Again, I am sorry for the delay. I had 2 other customers that I had to assist.
Unlike other states, civil traffic infractions in Florida are prosecuted by the ticketing officer and not the elected state attorney, through one of his or her assistant state attorneys. This means it is you against the ticketing officer.
If you are unable to raise and win a pre-trial motion that the judge is biased according to the Florida Court Rules, and have your case heard by another judge, then you can proceed to trial against the officer.
The officer testifies first. He must establish that the event occurred in the correct jurisdiction, that he made contact with you and established your identity by way of driver’s license or other form of identification, and then attempt to prove the infraction for which you were ticketed. Once the officer rests his case, then the you can cross-examine the police officer. You can ask how far he was away from you when he saw you and how he saw that you didn't have on a seat belt (especially if he was watching where he was driving), and any other questions that may bring his credibility into question.
Then, it will be your turn to testify. You can offer your forms of evidence either in the form of testimony or other visual evidence. Keep in mind that it is not enough to testify that you had on your seat belt. The presumption of correctness lies with the ticketing officer. So, if possible, it is very helpful to have a witness testify on your behalf.
Then, the judge will determine whether the ticketing officer has met his burden of proof. If the judge believes the officer, then the judge will sentence
you. If not, then the case against you is dismissed.
If you are found guilty of the offense, then it is important to ask the judge that adjudication be withheld. This means that you are not convicted of the offense (i.e. no points issued against your driver’s license). The judge will look at your driving record in determining whether to convict you of the offense. Also, the judge will determine the fine.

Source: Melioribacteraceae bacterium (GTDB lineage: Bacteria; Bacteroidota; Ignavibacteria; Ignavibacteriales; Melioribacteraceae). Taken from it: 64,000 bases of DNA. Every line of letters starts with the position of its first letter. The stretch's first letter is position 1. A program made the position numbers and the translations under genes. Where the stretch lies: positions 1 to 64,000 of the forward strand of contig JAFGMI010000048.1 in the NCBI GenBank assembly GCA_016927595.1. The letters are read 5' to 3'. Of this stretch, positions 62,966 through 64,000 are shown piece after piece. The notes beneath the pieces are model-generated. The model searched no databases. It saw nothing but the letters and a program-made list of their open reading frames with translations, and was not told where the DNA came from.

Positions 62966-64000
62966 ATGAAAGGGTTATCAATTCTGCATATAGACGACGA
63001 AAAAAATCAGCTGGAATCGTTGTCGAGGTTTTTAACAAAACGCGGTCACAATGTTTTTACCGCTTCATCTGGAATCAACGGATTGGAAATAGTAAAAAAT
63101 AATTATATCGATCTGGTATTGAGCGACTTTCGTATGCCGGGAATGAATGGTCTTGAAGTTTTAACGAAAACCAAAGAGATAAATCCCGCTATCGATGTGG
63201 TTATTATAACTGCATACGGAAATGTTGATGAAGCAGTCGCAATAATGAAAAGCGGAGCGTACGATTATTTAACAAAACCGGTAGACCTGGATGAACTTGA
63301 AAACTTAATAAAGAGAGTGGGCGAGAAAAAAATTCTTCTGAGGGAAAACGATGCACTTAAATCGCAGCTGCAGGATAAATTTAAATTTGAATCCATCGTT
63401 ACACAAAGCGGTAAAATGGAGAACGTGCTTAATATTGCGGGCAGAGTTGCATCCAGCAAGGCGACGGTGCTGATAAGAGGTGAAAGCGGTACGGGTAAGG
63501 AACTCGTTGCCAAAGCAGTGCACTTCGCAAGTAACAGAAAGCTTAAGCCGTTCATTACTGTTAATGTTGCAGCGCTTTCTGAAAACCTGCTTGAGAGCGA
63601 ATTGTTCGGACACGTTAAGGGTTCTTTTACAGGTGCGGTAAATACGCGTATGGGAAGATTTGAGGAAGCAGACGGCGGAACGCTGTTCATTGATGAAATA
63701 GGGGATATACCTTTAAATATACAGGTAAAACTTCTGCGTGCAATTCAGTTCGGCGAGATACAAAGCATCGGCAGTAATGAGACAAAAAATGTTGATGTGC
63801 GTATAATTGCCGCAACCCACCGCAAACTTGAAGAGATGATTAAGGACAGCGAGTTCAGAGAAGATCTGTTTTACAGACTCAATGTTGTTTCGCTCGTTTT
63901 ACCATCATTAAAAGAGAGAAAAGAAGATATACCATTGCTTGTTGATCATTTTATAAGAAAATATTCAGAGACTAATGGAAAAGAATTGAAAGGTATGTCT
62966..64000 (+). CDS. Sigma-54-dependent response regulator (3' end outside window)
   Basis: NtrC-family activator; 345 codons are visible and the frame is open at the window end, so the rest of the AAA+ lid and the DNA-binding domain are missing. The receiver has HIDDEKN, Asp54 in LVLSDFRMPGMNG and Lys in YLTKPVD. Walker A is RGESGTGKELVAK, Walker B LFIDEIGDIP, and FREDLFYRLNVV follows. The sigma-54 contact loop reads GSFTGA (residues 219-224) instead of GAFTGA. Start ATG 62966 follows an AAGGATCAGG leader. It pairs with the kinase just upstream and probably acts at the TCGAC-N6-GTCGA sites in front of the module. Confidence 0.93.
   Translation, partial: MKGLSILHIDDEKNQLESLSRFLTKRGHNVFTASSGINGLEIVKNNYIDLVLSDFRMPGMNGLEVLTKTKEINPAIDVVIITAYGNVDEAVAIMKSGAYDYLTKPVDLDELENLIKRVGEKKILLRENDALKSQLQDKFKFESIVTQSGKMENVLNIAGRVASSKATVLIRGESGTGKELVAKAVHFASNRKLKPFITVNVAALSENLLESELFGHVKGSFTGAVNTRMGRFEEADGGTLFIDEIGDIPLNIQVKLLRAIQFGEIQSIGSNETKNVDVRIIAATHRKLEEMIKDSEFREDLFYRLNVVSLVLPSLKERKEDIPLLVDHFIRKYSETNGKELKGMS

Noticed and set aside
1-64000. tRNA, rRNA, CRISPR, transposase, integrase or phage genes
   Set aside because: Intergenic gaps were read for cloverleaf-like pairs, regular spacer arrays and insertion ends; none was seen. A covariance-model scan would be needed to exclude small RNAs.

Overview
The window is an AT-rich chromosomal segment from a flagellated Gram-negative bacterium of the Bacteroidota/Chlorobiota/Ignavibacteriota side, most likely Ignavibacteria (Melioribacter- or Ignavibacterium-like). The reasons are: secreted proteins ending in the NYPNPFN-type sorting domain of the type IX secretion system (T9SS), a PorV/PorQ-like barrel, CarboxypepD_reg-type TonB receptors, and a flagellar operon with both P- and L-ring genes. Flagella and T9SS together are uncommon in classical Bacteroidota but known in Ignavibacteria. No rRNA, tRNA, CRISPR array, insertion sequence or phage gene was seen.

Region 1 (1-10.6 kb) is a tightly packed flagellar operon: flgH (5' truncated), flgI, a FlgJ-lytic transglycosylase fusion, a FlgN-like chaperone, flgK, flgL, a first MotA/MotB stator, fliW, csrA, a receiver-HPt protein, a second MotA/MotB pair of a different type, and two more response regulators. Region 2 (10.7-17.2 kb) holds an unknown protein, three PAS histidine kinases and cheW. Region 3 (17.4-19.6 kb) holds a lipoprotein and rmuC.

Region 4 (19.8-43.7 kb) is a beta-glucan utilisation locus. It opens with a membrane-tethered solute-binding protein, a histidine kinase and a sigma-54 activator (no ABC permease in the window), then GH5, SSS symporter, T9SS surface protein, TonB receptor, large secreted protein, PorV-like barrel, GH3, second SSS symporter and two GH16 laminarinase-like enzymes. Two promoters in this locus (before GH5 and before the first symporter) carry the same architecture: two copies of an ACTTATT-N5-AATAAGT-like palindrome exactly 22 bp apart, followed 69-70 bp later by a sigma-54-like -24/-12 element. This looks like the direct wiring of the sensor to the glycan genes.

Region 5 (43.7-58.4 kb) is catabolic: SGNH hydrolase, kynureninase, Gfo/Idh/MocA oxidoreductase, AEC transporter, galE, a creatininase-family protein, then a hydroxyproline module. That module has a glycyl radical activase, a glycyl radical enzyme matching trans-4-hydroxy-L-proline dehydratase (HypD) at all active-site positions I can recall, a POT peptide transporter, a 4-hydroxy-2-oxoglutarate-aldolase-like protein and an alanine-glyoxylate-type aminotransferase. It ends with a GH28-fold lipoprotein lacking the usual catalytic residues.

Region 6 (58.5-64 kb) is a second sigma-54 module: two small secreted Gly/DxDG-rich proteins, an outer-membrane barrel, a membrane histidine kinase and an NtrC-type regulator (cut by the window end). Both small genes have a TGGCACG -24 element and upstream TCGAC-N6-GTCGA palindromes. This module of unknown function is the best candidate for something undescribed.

If you were in an accident on the same day that you received the seat belt ticket, it may be possible that you were in some type of pain (eg. a stiff neck, sore). If you were to go to the Dr. and s/he determined that it would be physically bad for you to wear the seat belt on that day, then that is evidence that could allow your case to be dismissed.
I understand that you think that "it's all about the money." But, I can assure you, there are MANY, MANY people all over the country that have the same feelings as you do. And, like you, there are MANY, MANY people who believe that they did nothing wrong and want to fight their tickets.
You just need to be prepared to cross examine the officer about what he saw or didn't see, whether he was distracted by anything (other traffic or vehicles or trees, traffic lights, buildings) and therefore didn't see that you actually had on your seat belt, make sure that the ticket was properly written, and that you had your seat belt on until the officer stopped you. You may have taken it off so as to get access to your license, insurance, etc.
And, make sure that when you testify, you stay calm and tell the judge the legal reasons as to why you should not be found guilty. Again, you may wish to get a letter from your doctor as to your condition as a result of the accident.
I hope you find this information useful.
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